Bonnard's response to Verlaine's poems on the parallelism of human nature was unprecedented in its rich expansiveness, his 109 designs suggesting the Rococo splendor of red-chalk drawings by Boucher and Watteau. The book, published by Ambroise Vollard, was the first modern livre de peintre, combining a classically printed text with a painter's freehand allusions. The illustrations are luxuriously unconfined by either strict format or literal attention to the text, and flow with extraordinary immediacy. While one contemporary critic dismissed the work as "uncertain ... stutterings," another declared that never before had illustrations been so perfectly adapted to a book of verse. Indeed, the harmonious relationship of word and image set a new standard in book design.
Bouvet 73; Ives 82; Roger-Marx 94; Boston (Artist and Book) 27; Johnson no. 22, pp. 18-19; Skira 21; Mahé p. 25; Rausch 21; Lewis pp. 81-83; Vicaire VII.994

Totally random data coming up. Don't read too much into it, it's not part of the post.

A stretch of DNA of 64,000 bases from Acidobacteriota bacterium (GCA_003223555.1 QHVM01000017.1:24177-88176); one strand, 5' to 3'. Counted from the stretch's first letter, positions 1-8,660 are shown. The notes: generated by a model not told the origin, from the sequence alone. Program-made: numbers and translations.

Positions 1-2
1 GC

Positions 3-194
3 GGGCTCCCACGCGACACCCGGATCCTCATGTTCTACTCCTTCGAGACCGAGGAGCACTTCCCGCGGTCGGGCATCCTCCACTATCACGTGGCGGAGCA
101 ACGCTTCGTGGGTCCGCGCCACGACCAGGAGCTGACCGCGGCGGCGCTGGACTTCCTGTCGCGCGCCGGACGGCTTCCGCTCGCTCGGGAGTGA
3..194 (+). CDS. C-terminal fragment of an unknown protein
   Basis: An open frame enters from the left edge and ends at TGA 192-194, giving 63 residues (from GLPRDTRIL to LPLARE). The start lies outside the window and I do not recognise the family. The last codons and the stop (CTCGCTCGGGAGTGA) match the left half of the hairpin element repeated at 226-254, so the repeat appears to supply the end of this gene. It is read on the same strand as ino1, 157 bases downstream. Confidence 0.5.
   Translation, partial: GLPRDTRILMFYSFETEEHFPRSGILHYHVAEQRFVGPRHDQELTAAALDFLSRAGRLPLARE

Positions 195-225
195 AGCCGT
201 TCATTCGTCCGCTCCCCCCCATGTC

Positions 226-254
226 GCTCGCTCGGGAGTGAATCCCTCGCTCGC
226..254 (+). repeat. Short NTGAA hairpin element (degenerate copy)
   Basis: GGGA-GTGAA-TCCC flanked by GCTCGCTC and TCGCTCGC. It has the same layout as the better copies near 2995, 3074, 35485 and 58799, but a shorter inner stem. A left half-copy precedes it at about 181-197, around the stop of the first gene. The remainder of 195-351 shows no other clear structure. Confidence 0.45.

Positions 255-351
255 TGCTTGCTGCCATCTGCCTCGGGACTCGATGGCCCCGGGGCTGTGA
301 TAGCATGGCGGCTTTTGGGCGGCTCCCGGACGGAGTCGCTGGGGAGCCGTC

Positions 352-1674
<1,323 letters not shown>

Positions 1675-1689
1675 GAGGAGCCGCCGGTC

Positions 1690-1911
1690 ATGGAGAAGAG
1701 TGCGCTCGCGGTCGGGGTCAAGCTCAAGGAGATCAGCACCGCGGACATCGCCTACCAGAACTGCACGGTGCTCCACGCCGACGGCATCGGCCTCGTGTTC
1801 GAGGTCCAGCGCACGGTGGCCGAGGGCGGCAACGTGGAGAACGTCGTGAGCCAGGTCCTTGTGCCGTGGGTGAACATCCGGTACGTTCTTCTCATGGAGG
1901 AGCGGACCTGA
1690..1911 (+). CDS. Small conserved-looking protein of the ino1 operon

Jean Floury Essai de catalogue de l'oeuvre gravé et lithographié de Pierre Bonnard in Charles Terrasse, Bonnard. see Notes, 1927, p. 40.
Claude Roger-Marx Bonnard lithographe. Monte Carlo: André Sauret, 1952, p. 94.
Colta Ives, Janet S. Byrne, Mary L. Myers, Suzanne Boorsch, Weston J. Naef, David W. Kiehl, The Metropolitan Museum of Art The Metropolitan Museum of Art: Notable Acquisitions, 1965-1975: Prints, Architecture and Ornament. New York, 1975, p. 190, ill.
Francis Bouvet, Jane Brenton, Antoine Terrasse Bonnard: The Complete Graphic Work. 1981, p. 73.
Colta Ives, Helen Giambruni, Sasha M. Newman Pierre Bonnard: The Graphic Art. Exh. cat. The Metropolitan Museum of Art, New York, 1990, pp. 162-172, cat. no. 82, fig. no. 223,227-8,231, pp. 164-65,167-6, ill.